Heart disease is believed to be more common and rarely seen in women, while in reality, heart disease is the number one killer in women. On Feb. 7, 2003, the American Heart Association and the National Heart, Lung, and Blood Institute decided to take action to show women that they were just as much at risk for heart disease as men. Since the start of this ‘Go Red for Women’ day, celebrated on the first Friday of February every year, six out of ten women have changed their diets and one third of women have talked to their doctors about developing healthy heart plans according to the American Heart Association.
This year, there was a certain new gadget that was a must have on everyone’s Christmas list. The Fitbit, a device that contains a 3D motion sensor that accurately tracks your calories burned, steps taken, distance traveled, and sleep quality, was voted one of the top selling Christmas gifts of the 2014 season. Fitbits and other such gadgets are designed to help track and keep with your lifestyle and health through a band-like bracelet that wirelessly syncs with an app on your phone that lets you see how close you are to meeting your goals for the day. Many don’t know these health tracking devices could help put you at a lower risk for heart disease.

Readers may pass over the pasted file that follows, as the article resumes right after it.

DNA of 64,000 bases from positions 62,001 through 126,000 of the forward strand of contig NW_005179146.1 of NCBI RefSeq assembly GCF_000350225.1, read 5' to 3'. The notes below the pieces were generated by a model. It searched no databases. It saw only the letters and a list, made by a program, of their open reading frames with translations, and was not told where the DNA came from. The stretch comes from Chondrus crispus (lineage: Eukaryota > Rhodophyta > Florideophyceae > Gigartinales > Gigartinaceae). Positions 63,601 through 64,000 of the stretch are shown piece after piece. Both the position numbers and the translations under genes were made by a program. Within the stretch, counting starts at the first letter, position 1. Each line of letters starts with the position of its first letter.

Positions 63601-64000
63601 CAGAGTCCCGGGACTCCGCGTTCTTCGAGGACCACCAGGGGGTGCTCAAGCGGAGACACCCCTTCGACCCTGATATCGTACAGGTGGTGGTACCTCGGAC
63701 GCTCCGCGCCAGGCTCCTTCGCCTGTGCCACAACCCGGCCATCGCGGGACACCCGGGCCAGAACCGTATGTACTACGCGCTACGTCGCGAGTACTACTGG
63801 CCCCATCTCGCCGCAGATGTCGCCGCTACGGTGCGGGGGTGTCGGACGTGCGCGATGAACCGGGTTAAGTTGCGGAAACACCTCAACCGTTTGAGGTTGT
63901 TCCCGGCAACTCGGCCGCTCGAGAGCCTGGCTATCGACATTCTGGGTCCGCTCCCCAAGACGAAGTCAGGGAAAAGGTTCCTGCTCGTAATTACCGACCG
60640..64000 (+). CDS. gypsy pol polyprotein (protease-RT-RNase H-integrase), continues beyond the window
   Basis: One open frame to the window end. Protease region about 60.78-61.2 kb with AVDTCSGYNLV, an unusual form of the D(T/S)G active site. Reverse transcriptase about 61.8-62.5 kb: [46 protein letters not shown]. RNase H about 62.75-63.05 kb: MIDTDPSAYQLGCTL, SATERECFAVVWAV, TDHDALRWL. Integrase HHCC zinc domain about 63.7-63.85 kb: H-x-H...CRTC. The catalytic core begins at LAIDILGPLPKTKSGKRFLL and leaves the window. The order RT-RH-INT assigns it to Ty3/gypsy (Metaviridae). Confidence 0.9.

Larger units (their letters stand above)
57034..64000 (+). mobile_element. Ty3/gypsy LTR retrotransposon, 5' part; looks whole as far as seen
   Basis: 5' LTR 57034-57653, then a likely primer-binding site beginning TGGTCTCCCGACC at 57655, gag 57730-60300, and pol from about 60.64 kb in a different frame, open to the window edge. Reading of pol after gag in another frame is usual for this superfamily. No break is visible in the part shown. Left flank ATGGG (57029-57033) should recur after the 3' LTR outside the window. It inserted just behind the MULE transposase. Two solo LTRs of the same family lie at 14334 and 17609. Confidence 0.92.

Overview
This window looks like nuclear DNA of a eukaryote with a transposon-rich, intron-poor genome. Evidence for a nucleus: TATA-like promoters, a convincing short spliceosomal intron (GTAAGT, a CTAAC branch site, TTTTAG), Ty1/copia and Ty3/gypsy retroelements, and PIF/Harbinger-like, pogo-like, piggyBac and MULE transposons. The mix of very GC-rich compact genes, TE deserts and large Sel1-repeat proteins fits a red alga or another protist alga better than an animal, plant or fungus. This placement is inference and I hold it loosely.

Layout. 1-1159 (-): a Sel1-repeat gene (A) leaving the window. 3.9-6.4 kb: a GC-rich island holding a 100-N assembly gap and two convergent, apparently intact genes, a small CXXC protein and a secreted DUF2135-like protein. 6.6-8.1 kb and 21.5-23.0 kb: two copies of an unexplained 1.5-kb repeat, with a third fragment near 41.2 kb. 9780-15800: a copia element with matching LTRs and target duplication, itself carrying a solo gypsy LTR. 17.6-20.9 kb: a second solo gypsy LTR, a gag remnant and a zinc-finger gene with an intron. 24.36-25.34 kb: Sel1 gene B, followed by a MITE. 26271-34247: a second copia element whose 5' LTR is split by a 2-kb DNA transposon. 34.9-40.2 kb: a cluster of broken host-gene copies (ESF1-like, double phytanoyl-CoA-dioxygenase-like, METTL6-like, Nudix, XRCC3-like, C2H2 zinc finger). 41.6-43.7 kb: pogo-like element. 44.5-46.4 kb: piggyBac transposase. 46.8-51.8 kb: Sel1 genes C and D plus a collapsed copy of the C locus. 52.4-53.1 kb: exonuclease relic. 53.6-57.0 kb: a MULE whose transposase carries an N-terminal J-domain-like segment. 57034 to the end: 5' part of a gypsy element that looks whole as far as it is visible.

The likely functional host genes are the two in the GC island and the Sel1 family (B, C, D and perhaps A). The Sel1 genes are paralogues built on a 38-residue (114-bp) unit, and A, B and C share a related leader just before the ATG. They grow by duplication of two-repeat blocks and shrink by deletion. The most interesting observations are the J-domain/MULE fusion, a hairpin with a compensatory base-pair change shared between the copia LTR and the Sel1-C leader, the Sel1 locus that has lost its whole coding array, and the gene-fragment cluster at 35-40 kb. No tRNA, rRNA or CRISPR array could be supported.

When you first purchase your Fitbit and sync it with the app, it automatically sets your goal to walk 10,000 steps, five miles, ten flights of stairs, and burn 2,500 calories per day. These aren’t just random goals that FitBit created, though. According to the American Heart Association, walking 10,000 steps a day is the guideline for improving health and reducing the risk of heart disease.
The Fitbits and other devices start at only $59.95 and go up to almost $300, but they could be a good way for you to stay healthy and free from heart disease.
Article by Haley Bain